3. Fees and other consequences: For the remainder of your debts, prioritize them according to the consequences you’ll face for a missed or late payment. Generally, this means prioritizing the debts with the highest interest rates. But you should also keep in mind things like late fees, account closure, and your credit scores since your scores could take a severe hit if you fall behind by 30 days or more.

Create a Budget

Before you send any money to creditors, you’ll need to check your budget and see what you can afford. Yes, paying debt is important, but it’s not the most important expense you have. These necessities should always come first in your budget:

  • Housing
  • Food
  • Utilities
  • Medical needs
  • Work-related expenses (these may include transportation, WiFi and/or cell service)

After necessities, review each item you spend money on and ask yourself what you can eliminate, even if it’s just temporarily. Consider ways to bring in extra cash too, like a part-time job, renting out a room or selling old workout equipment or jewelry.

Choose a Payoff Method

When it comes to certain types of debt, choosing a payoff method can help you get on track and stay on track.

Experts tend to recommend either the debt avalanche method or the snowball method for paying off credit cards and unsecured loans. With the debt avalanche method, you prioritize accounts with the highest interest rates, which is a way to save money on your debt repayment and eliminate all of your debt faster.

With the debt snowball method, you’ll prioritize the accounts with the smallest balances first, which is a way to eliminate accounts faster and keep yourself motivated to stick to your goal.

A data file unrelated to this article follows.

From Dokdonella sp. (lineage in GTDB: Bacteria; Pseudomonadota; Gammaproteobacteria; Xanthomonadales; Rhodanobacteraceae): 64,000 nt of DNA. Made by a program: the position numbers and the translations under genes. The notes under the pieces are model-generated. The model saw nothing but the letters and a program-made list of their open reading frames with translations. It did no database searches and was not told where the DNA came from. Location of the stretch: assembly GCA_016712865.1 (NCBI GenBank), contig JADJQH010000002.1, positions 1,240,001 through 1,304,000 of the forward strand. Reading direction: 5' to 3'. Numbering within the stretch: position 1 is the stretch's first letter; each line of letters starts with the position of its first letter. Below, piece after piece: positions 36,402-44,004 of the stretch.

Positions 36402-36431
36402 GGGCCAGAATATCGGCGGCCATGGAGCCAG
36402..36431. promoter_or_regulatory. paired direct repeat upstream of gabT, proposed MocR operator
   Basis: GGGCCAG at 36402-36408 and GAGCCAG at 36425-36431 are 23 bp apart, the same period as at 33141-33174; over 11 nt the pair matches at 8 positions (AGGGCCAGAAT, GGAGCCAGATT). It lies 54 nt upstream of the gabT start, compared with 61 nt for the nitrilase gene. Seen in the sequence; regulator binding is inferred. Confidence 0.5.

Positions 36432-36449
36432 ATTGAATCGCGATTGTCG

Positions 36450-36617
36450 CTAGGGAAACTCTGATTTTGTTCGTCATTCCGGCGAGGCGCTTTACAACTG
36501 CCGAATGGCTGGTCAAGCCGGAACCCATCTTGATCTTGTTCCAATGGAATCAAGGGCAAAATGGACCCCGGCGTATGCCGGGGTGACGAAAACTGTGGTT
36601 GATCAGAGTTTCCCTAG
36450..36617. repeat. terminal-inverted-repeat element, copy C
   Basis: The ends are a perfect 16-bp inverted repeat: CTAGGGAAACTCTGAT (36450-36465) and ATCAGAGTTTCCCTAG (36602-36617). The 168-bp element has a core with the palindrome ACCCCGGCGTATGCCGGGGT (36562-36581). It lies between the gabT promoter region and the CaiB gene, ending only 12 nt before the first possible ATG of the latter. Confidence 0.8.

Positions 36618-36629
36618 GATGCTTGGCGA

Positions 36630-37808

Whichever method you choose, you’ll need to take the following steps:

  1. List your debts in order of priority.
  2. Pay as much as possible toward the first debt on your list while maintaining minimum payments on all of the others.
  3. Once the first debt is eliminated, roll your available cash toward the second account on your list.
  4. Continue this pattern until all debts are paid off.

What If the Debt Is in Collections?

When it comes to paying collections, you’ll need to follow a different set of guidelines than for paying loans and credit cards. With the exception of preventing a pending lawsuit, there are very few benefits to paying off collection debts. For example, paying off the debt might not improve your credit scores.

If you’re concerned about a debt in collections, take the following steps:

  1. Ask for verification: If a debt collector contacts you, do not provide any information and do not confirm that the debt is yours. Instead, ask them to send you verification in writing.